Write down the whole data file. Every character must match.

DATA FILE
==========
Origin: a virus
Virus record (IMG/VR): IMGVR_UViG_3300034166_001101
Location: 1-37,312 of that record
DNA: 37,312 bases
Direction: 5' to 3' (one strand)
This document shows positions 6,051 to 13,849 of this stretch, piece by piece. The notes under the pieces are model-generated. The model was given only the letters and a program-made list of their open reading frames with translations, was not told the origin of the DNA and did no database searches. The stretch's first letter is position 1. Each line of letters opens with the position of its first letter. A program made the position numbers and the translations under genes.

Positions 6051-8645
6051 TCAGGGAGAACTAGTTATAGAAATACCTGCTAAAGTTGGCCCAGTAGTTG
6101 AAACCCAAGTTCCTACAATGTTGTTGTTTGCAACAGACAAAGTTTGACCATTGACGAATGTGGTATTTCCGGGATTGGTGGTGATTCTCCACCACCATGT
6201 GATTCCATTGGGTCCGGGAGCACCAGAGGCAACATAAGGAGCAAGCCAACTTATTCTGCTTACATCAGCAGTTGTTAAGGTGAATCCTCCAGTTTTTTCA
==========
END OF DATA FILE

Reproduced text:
Origin: a virus
Virus record (IMG/VR): IMGVR_UViG_3300034166_001101
Location: 1-37,312 of that record
DNA: 37,312 bases
Direction: 5' to 3' (one strand)
This document shows positions 6,051 to 13,849 of this stretch, piece by piece. The notes under the pieces are model-generated. The model was given only the letters and a program-made list of their open reading frames with translations, was not told the origin of the DNA and did no database searches. The stretch's first letter is position 1. Each line of letters opens with the position of its first letter. A program made the position numbers and the translations under genes.

Positions 6051-8645
6051 TCAGGGAGAACTAGTTATAGAAATACCTGCTAAAGTTGGCCCAGTAGTTG
6101 AAACCCAAGTTCCTACAATGTTGTTGTTTGCAACAGACAAAGTTTGACCATTGACGAATGTGGTATTTCCGGGATTGGTGGTGATTCTCCACCACCATGT
6201 GATTCCATTGGGTCCGGGAGCACCAGAGGCAACATAAGGAGCAAGCCAACTTATTCTGCTTACATCAGCAGTTGTTAAGGTGAATCCTCCAGTTTTTTCA